“According to Verizon, 80 percent of hacking-related breaches involve compromised or weak login credentials. 29 percent of all breaches, regardless of attack type, involve the use of stolen credentials. While it’s ill-advised, people commonly reuse passwords across multiple accounts, meaning attackers can potentially gain access to a number of accounts across multiple services that a victim uses to gather more sensitive information and leverage the data for financial fraud or identity theft for years to come.”

“Additionally, this incident comes just two years after GoDaddy had its cloud configuration information exposed after an Amazon employee left an AWS S3 bucket open. The very different nature of these two security incidents underscores the importance of the shared responsibility model when it comes to the cloud.”

“To prevent similar incidents and thwart unauthorized access to customer information, organizations must leverage multi-faceted solutions that enforce real-time access control, detect misconfigurations, encrypt sensitive data at rest, manage the sharing of data with external parties, and prevent data leakage. Organizations must also authenticate their users to validate who they are, before granting them access to their systems. Fortunately, multi-factor authentication (MFA) and user and entity behavior analytics (UEBA) are tools that can help companies protect their data.”

James Carder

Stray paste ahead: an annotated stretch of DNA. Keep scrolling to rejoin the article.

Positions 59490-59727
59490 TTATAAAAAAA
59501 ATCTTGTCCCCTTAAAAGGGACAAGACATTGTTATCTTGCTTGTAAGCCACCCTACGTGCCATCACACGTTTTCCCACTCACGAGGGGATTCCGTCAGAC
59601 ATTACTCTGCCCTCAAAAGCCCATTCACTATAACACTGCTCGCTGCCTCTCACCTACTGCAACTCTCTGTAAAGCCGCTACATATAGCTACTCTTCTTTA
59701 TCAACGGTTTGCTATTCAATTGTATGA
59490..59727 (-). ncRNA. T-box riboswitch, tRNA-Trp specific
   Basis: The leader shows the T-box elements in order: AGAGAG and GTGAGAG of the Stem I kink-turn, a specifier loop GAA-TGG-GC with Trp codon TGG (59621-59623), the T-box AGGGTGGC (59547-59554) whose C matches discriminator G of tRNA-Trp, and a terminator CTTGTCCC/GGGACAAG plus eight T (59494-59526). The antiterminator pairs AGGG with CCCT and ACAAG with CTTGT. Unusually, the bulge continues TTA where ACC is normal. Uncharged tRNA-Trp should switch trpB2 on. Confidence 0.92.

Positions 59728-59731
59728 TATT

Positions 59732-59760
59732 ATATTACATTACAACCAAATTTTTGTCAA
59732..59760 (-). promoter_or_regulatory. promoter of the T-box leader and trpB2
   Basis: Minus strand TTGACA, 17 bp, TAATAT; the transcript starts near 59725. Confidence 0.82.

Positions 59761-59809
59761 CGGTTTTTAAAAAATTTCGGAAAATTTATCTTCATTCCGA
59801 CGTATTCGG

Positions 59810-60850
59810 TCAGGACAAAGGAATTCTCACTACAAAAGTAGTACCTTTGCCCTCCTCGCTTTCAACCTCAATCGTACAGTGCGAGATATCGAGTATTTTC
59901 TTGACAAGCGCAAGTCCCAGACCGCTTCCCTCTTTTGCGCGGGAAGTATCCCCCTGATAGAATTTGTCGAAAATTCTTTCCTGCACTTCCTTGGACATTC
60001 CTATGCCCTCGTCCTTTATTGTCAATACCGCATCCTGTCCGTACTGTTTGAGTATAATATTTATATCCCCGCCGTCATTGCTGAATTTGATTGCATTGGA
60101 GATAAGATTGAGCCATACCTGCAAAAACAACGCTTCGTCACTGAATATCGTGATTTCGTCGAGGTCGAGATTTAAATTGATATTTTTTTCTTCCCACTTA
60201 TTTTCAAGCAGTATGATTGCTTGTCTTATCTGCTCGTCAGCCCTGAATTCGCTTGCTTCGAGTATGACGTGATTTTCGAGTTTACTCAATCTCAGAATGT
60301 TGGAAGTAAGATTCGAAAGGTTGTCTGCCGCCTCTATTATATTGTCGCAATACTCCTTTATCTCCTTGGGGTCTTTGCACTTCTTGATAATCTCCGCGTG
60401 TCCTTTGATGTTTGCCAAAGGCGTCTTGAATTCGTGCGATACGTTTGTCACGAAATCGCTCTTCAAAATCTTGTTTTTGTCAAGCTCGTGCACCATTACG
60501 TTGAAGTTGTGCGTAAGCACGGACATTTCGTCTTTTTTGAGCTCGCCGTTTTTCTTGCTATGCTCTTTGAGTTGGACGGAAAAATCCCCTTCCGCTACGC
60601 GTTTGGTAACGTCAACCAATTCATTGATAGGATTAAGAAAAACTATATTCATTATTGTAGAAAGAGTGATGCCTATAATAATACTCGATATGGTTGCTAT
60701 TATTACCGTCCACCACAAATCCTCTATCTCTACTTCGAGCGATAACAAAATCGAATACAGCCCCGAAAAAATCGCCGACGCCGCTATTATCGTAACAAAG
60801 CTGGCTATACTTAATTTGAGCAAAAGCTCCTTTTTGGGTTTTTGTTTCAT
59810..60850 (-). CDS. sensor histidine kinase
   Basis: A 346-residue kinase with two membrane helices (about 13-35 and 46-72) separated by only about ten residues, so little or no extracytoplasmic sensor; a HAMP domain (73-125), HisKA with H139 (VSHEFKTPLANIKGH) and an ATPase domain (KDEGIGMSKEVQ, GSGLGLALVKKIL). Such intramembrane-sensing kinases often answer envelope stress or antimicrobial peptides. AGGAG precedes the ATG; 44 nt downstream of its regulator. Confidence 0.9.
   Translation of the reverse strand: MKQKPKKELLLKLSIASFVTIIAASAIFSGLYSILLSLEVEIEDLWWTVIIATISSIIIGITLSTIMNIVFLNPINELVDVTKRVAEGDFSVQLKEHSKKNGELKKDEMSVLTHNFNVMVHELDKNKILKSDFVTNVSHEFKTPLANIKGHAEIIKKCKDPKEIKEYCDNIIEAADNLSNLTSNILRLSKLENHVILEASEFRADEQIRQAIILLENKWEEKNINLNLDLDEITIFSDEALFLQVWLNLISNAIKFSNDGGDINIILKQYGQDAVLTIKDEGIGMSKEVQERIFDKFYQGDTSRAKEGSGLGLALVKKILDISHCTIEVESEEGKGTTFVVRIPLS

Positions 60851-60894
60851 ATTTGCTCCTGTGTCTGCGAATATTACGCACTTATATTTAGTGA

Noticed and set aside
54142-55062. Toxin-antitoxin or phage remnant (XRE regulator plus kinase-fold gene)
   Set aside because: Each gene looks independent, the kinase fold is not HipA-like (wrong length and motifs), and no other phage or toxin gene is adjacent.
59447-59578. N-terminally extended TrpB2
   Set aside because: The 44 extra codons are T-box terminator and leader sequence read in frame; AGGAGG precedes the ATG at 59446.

James Carder is CSO and Vice President of LogRhythm Labs.

“It is astonishing that GoDaddy was unable to detect unauthorized access to SSH account credentials for about eight months. With this particular incident, there are further unknowns such as whether sensitive files were exfiltrated from the accounts, and exactly how many accounts from GoDaddy’s hosting environment were compromised.”

“The GoDaddy data breach showcases how so many large enterprises still lack a comprehensive approach to detecting and combating threats. It is easy to assume that GoDaddy, as the world’s largest domain registrar, would have proper security in place to prevent, detect, and respond to these types of threats. GoDaddy should have had stricter SSH security measures in place rather than just a simple username and password.”

“Strong SSH key management is critical in protecting internet-accessible SSH. In this case, fundamental controls for properly securing and managing SSH should have been implemented. It is important to ensure that SSH keys are associated with an individual user and are continuously rotated. Additionally, the principle of least privilege should be utilized for the account authorized to SSH and an organization should conduct thorough auditing and monitoring of all privileged sessions and key usage.”

“If such controls were implemented, then the likelihood that GoDaddy would have suffered a breach, leveraging stolen or acquired username and passwords, would have been minimal. Of course, no incident is 100 percent preventable, yet, this particular breach reflects how GoDaddy overlooked simple security controls and left low hanging fruit for the attacker to exploit.”

Thanks to our cybersecurity experts for their time and expertise. Learn more about preventing these kinds of attacks in our Identity Management Buyer’s Guide.

Ben Canner

Ben Canner is an enterprise technology writer and analyst covering Identity Management, SIEM, Endpoint Protection, and Cybersecurity writ large. He holds a Bachelor of Arts Degree in English from Clark University in Worcester, MA. He previously worked as a corporate blogger and ghost writer. You can reach him via Twitter and LinkedIn.
Ben Canner